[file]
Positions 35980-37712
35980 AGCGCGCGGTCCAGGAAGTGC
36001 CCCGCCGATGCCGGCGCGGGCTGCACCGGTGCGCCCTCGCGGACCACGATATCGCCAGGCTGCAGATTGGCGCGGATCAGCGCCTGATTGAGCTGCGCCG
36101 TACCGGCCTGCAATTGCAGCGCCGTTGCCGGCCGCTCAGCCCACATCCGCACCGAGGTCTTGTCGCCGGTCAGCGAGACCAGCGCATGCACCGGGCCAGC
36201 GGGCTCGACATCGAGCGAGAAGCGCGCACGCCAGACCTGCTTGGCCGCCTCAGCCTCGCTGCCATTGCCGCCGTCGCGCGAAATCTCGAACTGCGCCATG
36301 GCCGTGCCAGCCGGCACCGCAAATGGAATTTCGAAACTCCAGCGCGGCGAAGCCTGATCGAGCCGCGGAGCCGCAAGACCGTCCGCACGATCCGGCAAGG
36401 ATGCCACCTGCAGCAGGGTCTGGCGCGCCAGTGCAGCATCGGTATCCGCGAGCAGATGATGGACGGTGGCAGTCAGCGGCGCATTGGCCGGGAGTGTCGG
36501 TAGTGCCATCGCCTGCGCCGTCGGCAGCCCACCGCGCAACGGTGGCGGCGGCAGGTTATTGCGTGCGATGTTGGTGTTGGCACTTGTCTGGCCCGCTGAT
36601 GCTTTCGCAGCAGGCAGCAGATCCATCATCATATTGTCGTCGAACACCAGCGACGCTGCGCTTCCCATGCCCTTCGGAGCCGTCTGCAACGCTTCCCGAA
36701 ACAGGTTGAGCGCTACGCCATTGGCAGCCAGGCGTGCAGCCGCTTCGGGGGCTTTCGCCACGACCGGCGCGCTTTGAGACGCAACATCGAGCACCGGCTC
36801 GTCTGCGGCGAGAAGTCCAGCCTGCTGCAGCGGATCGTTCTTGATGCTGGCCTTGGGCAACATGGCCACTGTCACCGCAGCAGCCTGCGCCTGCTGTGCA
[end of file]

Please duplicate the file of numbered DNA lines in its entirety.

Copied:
Positions 35980-37712
35980 AGCGCGCGGTCCAGGAAGTGC
36001 CCCGCCGATGCCGGCGCGGGCTGCACCGGTGCGCCCTCGCGGACCACGATATCGCCAGGCTGCAGATTGGCGCGGATCAGCGCCTGATTGAGCTGCGCCG
36101 TACCGGCCTGCAATTGCAGCGCCGTTGCCGGCCGCTCAGCCCACATCCGCACCGAGGTCTTGTCGCCGGTCAGCGAGACCAGCGCATGCACCGGGCCAGC
36201 GGGCTCGACATCGAGCGAGAAGCGCGCACGCCAGACCTGCTTGGCCGCCTCAGCCTCGCTGCCATTGCCGCCGTCGCGCGAAATCTCGAACTGCGCCATG
36301 GCCGTGCCAGCCGGCACCGCAAATGGAATTTCGAAACTCCAGCGCGGCGAAGCCTGATCGAGCCGCGGAGCCGCAAGACCGTCCGCACGATCCGGCAAGG
36401 ATGCCACCTGCAGCAGGGTCTGGCGCGCCAGTGCAGCATCGGTATCCGCGAGCAGATGATGGACGGTGGCAGTCAGCGGCGCATTGGCCGGGAGTGTCGG
36501 TAGTGCCATCGCCTGCGCCGTCGGCAGCCCACCGCGCAACGGTGGCGGCGGCAGGTTATTGCGTGCGATGTTGGTGTTGGCACTTGTCTGGCCCGCTGAT
36601 GCTTTCGCAGCAGGCAGCAGATCCATCATCATATTGTCGTCGAACACCAGCGACGCTGCGCTTCCCATGCCCTTCGGAGCCGTCTGCAACGCTTCCCGAA
36701 ACAGGTTGAGCGCTACGCCATTGGCAGCCAGGCGTGCAGCCGCTTCGGGGGCTTTCGCCACGACCGGCGCGCTTTGAGACGCAACATCGAGCACCGGCTC
36801 GTCTGCGGCGAGAAGTCCAGCCTGCTGCAGCGGATCGTTCTTGATGCTGGCCTTGGGCAACATGGCCACTGTCACCGCAGCAGCCTGCGCCTGCTGTGCA